History of Noel Smyth & Partners
The firm was established by Noel Smyth in 1978 and has always been based in the centre of Dublin, firstly in Fitzwilliam Street and now in Fitzwilliam Square.
Noel Smyth was educated at University College Dublin and at the Law Society in Dublin and qualified in 1973. Noel became a Consultant to the firm in 1997 when he became full time Executive Chairman of an Irish and UK publicly quoted Company, Dunloe Ewart PLC. Noel has in the past advised on all aspects of commercial law corporate finance, mergers and acquisitions in the United Kingdom and Ireland, both for quoted or private companies and has an exceptionally large amount of legal and commercial experience at the highest levels. Noel sits on the Boards of a large number of companies and institutions as well as a number of registered charities, where he is well known for his charity work.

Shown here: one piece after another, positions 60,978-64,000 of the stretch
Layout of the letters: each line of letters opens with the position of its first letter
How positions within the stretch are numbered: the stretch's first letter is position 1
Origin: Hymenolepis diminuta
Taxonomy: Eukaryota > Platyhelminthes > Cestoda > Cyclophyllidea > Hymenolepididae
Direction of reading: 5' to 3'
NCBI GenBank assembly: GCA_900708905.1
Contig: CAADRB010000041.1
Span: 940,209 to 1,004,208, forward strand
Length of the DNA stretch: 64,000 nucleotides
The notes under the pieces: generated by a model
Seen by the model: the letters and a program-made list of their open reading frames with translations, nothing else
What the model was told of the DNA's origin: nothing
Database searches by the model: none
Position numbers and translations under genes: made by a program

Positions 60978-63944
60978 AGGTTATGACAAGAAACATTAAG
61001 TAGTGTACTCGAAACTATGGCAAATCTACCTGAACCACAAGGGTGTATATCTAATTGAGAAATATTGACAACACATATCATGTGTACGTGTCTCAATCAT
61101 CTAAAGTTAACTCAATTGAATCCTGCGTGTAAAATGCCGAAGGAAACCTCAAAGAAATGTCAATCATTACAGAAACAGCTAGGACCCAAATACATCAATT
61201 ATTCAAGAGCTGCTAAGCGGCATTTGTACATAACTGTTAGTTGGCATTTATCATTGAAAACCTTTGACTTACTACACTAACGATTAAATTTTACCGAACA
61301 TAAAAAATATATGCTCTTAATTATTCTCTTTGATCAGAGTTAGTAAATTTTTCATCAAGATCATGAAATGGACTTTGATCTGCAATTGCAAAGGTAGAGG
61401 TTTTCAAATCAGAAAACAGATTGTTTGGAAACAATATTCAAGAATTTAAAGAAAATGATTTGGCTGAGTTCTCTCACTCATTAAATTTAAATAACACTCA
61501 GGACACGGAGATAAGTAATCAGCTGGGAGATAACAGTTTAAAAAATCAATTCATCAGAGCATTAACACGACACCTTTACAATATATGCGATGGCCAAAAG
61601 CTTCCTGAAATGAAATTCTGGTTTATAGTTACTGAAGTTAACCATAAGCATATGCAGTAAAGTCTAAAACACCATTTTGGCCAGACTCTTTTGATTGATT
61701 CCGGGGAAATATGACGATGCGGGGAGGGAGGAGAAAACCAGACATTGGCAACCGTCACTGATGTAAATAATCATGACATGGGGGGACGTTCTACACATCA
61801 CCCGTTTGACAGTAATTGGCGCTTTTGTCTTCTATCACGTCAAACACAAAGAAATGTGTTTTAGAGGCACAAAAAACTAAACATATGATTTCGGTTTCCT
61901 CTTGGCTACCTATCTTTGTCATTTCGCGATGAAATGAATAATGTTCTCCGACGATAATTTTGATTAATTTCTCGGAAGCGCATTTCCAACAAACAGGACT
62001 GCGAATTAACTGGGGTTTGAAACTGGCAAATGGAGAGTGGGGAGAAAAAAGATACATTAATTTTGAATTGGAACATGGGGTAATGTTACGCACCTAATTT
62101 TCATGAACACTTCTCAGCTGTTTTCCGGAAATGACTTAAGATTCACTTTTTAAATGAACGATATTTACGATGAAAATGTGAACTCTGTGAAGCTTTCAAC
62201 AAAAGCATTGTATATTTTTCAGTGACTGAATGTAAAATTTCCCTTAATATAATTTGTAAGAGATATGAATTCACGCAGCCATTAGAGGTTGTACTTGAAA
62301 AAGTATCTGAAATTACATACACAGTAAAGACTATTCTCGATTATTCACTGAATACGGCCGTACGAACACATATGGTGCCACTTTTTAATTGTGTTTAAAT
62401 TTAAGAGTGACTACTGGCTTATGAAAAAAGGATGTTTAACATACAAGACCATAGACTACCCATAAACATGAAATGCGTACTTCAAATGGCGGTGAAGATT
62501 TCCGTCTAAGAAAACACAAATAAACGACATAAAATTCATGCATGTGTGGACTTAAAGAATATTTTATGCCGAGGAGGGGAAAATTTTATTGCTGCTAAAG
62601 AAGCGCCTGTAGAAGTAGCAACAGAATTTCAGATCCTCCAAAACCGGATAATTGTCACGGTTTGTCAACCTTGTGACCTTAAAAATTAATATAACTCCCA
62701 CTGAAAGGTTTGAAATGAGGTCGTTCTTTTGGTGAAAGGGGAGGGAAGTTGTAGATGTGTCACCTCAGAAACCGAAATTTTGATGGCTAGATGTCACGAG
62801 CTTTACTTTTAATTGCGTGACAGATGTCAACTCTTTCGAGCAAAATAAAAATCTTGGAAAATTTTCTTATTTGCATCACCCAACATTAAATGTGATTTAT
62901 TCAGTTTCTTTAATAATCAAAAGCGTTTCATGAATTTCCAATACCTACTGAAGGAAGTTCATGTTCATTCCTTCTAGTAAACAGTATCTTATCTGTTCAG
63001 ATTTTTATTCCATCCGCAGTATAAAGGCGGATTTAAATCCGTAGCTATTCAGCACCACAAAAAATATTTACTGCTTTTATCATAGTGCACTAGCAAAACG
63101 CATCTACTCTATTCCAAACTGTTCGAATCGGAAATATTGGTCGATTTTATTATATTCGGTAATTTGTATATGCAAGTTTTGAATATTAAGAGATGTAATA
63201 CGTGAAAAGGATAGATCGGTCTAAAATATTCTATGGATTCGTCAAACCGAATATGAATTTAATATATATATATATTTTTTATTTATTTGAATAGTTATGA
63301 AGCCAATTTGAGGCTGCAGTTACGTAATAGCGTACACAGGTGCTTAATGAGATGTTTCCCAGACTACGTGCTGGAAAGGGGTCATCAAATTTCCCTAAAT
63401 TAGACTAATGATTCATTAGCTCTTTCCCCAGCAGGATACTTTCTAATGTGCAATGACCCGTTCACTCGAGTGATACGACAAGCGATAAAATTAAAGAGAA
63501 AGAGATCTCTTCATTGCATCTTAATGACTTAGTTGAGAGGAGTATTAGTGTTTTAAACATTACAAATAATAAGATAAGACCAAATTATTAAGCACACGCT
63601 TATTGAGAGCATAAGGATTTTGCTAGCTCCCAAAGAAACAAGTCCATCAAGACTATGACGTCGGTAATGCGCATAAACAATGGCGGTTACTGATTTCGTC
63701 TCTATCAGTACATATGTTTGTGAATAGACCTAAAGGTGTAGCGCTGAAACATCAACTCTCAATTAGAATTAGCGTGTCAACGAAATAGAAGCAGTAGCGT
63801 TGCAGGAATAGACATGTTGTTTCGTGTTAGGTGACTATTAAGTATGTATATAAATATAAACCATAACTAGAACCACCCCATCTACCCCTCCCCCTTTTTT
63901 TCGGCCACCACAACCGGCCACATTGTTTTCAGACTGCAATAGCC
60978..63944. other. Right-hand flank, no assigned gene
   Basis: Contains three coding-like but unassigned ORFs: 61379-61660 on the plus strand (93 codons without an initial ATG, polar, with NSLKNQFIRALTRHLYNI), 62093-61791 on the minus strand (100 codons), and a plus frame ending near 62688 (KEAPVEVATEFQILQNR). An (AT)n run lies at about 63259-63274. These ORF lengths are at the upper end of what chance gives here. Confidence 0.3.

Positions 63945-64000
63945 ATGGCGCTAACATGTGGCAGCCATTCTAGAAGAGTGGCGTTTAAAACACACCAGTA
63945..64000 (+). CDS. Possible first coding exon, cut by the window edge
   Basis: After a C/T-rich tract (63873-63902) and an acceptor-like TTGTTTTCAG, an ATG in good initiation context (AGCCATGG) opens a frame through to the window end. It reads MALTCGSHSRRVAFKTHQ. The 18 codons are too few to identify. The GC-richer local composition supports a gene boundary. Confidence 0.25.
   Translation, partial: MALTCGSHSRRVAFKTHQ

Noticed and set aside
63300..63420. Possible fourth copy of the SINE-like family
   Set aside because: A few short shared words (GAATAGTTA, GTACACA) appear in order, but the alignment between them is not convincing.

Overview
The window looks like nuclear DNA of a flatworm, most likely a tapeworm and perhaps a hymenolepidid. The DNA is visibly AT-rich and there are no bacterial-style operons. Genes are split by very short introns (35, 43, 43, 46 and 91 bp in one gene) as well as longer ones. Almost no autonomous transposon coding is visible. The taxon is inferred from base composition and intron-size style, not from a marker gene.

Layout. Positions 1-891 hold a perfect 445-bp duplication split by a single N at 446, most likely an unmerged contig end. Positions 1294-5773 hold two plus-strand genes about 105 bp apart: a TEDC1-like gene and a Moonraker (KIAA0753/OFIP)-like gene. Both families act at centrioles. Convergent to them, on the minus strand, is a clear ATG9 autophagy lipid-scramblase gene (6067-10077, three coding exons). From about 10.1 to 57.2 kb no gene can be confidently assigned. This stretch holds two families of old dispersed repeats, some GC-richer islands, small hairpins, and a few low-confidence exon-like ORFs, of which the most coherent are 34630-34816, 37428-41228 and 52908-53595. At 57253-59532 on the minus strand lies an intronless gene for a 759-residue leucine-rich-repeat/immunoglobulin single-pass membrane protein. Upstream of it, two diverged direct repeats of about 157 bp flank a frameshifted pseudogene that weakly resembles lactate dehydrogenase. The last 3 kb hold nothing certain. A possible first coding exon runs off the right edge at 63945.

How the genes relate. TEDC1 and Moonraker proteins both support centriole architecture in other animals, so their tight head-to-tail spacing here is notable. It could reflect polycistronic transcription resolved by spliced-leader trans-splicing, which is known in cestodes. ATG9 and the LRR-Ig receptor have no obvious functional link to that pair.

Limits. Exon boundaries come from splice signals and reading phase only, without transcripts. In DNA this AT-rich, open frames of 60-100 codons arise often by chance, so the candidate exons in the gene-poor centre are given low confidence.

The firm from the very outset was a business based practice acting in all aspects of commercial law in the heart of Dublin’s business district. As the business community developed, so did the firm and it soon became a leading player in the property and commercial market, advising Banks, financial institutions, property developers, multinational companies and various corporations about all aspects of business and commercial dealings, with particular emphasis on property development, finance, tax and dispute resolution. The firm moved to its current location at 12 Ely Place, Dublin 2 in 1986 where its main office is still based.
The firm has acted in some of the largest developments in the country including many of Ireland’s leading shopping centres, retail parks, office parks and large commercial and residential developments. The firm also established a reputation for dealing with very substantial litigation and disputes and was involved in many of the largest and high profile cases in the 1980’s, 1990’s and has continued to act in very large commercial disputes and has always maintained considerable expertise in litigation and dispute resolution.
Fitzwilliam Square, Dublin